Forest Wildfire

OSHA Urges Employers To Protect Workers From Wildfire Smoke, Poor Air Quality

Poor air quality poses a significant risk to healthy work conditions.

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With over 460 wildfires currently burning in Canada, and the smoke carrying over to the United States, the Occupational Safety And Health Association (OSHA) are urging employers to take measures to protect outdoor workers from air pollution.

“Wildfire smoke exposure can create major health hazards for outdoor workers.

These hazards can be reduced with knowledge, safe work practices and appropriate personal protective equipment,” said Assistant Secretary for Occupational Safety and Health Doug Parker.

“I urge all employers to have plans and preparations in place to protect workers by preventing or minimizing exposure to hazardous air quality.”


The health risks of smoke exposure 


Exposure to wildfire smoke can result in a host of health risks for workers, such as, headaches, nausea, thirst, heat stress, weakness, dizziness, and eye and respiratory tract irritation.

The most severe health risk, however, is potential exposure to the tiny particulate matter within the smoke.

Fine particles of burned matter (usually spanning 2.5 micrometers or less in diameter) can enter the body through the throat and nose, and end up in the lungs and bloodstream.

In turn, these particles may lead to serious health issues, such as heart, lung, and kidney disease.

In severe cases, air pollution can also result in death.

In fact, air pollution is responsible for as many as 450,000 workplace deaths on average globally, according to the World Health Organization.

In the instance of death being caused by the negligence or intention of someone else, it’s important bereaved loved ones file a lawsuit to hold guilty parties to account.

Wrongful death attorneys can help bereaved families consider their legal options and obtain any compensation owed.


Protecting employees


OSHA now recommends employers take immediate measures to minimize worker exposure to air pollution wherever possible.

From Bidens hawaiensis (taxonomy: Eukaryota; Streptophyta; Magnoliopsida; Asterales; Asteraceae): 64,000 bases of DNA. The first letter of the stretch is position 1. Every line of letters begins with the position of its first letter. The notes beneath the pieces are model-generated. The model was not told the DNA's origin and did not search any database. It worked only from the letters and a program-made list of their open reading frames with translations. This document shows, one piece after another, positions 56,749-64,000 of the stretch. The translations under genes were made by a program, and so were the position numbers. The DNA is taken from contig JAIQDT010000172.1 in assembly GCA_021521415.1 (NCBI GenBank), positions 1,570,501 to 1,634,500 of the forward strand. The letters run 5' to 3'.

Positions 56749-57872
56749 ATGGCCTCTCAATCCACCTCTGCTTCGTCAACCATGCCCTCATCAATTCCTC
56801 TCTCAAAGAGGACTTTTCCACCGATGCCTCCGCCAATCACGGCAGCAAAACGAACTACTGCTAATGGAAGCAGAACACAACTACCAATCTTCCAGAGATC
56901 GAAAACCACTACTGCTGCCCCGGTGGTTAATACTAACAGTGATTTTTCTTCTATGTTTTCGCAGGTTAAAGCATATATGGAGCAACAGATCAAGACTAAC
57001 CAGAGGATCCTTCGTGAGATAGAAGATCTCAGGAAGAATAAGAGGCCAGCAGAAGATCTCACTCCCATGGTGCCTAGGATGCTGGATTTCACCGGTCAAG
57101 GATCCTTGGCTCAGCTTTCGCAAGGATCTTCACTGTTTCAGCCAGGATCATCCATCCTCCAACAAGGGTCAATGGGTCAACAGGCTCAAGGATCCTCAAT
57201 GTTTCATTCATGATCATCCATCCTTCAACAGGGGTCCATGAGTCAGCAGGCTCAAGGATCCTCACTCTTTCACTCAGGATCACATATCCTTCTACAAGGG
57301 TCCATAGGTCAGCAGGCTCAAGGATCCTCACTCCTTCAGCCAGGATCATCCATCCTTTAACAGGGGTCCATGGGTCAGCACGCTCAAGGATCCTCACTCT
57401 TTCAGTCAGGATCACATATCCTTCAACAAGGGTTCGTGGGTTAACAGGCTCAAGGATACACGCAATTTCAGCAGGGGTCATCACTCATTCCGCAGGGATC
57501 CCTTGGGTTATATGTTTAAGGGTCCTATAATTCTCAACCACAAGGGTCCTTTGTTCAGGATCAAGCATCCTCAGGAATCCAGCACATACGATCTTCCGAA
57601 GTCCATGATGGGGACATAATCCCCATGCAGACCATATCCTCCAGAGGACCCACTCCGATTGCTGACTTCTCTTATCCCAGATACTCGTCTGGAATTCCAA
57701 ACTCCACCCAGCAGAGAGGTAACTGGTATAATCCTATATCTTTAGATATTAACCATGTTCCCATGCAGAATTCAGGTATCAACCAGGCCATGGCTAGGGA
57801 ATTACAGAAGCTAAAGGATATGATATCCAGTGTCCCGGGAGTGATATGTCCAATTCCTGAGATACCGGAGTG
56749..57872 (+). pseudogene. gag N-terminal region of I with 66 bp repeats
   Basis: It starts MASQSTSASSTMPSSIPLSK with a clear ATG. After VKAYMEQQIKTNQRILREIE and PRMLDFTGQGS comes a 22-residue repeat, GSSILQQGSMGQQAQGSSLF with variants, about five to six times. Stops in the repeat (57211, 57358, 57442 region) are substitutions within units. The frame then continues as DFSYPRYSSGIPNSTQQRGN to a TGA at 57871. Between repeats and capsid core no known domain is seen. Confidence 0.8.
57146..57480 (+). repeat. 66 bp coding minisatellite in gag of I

In particular, employers are advised to move employees indoors.

If outdoor work is truly unavoidable, adequate personal protective equipment must be provided – this includes masks and eye shields – to protect workers from the smoky air.

Work schedules may also need to be adjusted to include more rest breaks (rest breaks may also need to be extended).

Educating employees on the signs of smoke inhalation is also crucial (common symptoms include coughing, choking, and impaired breathing).

Employees should also know to inform their superiors if any of these symptoms are noted.

If smoke gets into the eyes, it’s important first aid measures are available – cold compresses and artificial tears can be used to relieve eye irritation.


Ensuring healthy indoor air quality


The importance of air filtration measures also shouldn’t be underestimated.

High-efficiency particulate absorbing (HEPA) filters, for example, effectively remove smoke from the air, along with other irritants, including pollen, dust, and viruses.

Moreover, a comprehensive risk assessment is also useful for highlighting hazards in the workplace.

An air quality assessment can play an important role here to ensure clean, healthy air in all areas employees are working.




All workers have the right to clean, breathable air.

By taking steps to protect employees from smoke exposure, employers can better keep their workers safe and productive.

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